10 August 2014 1 of 1


TIMOR-LESTE (Dili Distr.)

 


TIMOR-LESTE REPTILE & AMPHIBIAN SURVEY
SNAKES OFF A PLANE

Some weeks ago I met Charles Cumming in the bar of the TLH (Timor Lodge Hotel). Charles wanted to talk to me about some snakes that had been seen at the Presidente Nicolau Lobato International Airport, where he is in charge of the fuel depots. The images he showed me were of snakes that had been encountered around his office, fuel trucks, and containers after heavy rain. All were Macklot's water pythons (Liasis mackloti). Charles then invited us down to the airport to check his work area for snakes, an offer I could finally accept once we were back in town. He picked us up at TLH and drove us to the airport fuel depot, and we checked under all the containers and in the storage areas but found no signs of snakes. The search was then extended outside Charles's area to include piles of rubble and other debris. The remnants of a slough from an Island wolfsnake (Lycodon capucinus) were found, followed by a live Brahminy blindsnake (Indotyphlops braminus), and then something rather strange turned up, another blindsnake but not one we had seen before. It was long, twice as long as the Brahminy blindsnake we are familiar with, and it had a yellowish head, but the most unusual thing was its width. If the Brahminy blindsnake is as thick as the inside of a biro (which is slender) then the new blindsnake was as thick as the lead from a propelling pencil, in other words very, very, slender. As slender as a blindsnakes of the family Leptotyphlopidae (which don't occur in the Indo-Australian Archipelago). Is it a new species or an introduction? This is an airport after all, but those are questions for later.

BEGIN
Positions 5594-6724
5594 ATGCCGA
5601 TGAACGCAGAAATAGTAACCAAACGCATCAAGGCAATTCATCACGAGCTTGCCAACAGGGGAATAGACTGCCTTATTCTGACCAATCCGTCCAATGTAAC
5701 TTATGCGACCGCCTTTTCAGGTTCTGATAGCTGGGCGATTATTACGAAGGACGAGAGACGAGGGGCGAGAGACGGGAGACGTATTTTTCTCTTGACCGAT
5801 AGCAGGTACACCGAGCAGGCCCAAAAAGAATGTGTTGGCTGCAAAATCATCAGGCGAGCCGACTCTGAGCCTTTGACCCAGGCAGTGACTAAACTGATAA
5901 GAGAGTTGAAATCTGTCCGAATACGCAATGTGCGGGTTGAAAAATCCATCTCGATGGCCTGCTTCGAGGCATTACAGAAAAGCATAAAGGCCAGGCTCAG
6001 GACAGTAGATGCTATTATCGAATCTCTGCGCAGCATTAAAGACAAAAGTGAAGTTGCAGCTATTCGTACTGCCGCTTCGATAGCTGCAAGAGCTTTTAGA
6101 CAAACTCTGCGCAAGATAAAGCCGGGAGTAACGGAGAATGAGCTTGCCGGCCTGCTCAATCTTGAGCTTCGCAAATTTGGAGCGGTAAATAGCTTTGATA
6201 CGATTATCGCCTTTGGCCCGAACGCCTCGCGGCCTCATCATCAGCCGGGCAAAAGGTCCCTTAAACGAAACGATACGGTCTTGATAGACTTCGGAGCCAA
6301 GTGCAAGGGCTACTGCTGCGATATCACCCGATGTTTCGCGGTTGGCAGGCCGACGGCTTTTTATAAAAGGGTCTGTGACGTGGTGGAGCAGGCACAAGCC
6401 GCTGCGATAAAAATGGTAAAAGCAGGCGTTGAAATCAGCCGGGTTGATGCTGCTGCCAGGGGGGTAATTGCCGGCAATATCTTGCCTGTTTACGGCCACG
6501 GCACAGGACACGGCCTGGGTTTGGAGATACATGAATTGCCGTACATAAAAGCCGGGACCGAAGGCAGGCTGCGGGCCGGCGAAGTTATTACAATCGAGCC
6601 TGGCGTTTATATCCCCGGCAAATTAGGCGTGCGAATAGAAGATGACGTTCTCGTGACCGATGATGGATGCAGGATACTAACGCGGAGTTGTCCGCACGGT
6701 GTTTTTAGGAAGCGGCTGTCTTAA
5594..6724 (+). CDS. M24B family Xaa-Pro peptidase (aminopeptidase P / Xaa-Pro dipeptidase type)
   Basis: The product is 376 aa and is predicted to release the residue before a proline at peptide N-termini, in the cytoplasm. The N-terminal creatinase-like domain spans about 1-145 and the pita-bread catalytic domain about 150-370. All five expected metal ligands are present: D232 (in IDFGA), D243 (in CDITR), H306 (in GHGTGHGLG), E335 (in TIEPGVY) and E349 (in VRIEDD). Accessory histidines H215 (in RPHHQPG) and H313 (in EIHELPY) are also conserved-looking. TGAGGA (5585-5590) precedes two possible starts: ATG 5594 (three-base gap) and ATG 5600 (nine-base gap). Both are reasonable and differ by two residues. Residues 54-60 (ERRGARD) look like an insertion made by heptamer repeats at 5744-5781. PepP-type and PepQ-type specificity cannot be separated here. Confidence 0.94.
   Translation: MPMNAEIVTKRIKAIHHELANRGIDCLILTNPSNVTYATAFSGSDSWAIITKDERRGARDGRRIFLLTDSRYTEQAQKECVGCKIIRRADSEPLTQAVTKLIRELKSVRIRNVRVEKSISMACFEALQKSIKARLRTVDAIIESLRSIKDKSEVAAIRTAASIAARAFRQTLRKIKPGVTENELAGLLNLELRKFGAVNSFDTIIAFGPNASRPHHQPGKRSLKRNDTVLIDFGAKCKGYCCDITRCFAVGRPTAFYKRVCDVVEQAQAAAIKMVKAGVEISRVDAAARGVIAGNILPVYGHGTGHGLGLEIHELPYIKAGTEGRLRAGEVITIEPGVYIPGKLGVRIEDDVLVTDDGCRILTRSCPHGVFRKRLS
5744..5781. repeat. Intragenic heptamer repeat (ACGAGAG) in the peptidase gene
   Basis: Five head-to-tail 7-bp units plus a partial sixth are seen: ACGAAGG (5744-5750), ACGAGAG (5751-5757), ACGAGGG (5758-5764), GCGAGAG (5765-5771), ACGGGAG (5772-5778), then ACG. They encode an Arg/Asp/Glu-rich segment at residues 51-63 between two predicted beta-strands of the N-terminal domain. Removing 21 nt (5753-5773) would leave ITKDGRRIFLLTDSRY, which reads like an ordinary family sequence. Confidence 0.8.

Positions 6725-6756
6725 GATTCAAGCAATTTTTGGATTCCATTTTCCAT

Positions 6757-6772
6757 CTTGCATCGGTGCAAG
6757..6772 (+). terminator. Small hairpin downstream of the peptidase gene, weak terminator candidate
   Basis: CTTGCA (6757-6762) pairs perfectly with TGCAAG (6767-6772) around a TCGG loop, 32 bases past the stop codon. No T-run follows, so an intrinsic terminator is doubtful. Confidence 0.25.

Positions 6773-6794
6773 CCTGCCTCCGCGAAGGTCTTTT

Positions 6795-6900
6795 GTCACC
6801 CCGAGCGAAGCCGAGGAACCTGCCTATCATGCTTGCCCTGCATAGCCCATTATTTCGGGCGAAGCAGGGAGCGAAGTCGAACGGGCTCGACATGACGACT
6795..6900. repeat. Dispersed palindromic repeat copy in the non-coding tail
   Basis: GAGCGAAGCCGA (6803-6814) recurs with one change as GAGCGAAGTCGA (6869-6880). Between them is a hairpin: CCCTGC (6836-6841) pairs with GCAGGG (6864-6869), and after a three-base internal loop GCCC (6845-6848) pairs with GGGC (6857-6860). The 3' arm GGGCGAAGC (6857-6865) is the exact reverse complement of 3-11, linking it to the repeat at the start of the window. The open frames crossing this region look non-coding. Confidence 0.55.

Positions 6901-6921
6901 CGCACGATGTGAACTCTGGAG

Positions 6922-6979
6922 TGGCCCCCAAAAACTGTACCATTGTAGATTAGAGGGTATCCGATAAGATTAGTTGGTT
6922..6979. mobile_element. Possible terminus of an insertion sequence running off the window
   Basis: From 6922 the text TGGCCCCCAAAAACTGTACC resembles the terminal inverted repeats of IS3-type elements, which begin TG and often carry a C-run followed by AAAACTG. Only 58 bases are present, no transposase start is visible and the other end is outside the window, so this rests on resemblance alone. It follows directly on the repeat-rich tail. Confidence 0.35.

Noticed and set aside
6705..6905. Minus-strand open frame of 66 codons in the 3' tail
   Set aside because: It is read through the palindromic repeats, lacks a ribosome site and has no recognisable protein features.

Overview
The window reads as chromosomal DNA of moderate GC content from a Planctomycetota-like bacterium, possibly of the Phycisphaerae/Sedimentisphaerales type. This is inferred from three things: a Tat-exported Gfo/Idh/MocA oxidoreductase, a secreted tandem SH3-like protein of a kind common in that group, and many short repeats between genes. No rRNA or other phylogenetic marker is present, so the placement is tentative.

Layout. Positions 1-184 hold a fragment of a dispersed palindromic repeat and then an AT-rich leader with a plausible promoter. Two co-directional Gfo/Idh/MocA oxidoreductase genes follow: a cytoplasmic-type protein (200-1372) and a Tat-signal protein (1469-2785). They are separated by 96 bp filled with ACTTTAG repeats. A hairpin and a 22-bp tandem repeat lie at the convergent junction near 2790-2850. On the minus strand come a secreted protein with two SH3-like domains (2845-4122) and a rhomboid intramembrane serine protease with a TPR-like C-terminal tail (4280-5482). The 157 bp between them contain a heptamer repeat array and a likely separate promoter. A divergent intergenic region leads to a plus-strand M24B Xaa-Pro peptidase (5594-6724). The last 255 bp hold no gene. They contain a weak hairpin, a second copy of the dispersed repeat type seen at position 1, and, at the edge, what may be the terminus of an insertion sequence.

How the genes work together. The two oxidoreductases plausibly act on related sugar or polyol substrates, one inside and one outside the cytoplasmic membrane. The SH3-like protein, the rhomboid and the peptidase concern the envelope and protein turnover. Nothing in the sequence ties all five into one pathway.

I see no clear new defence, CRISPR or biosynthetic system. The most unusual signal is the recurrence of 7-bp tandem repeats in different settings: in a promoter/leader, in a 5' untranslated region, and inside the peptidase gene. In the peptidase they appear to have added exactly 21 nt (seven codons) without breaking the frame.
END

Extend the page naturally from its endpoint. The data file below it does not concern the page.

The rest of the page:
I set about photographing both blindsnakes and discovered something else interesting. Photographing the slender blindsnake on a piece of coconut trunk I found that it was so super slender it could glide effortlessly under the bark (see image below), something impossible for the other species. Perhaps it is a species that lives under bark, or in the narrow chambers of termite mounds, and has simply avoided detection and collection in the past due to its ability to disappear from view with such ease.

Presidente Nicolau Lobato International Airport
Office and containers - checked
Fuel tanker and storage area - checked
Hinrich indicates the rubble where the
slender blindsnake was uncovered
Brahminy blindsnake, Indotyphlops braminus
Slender blindsnake, Ramphotyphlops, Anilios or Indotyphlops sp.


Click on any image to enlarge it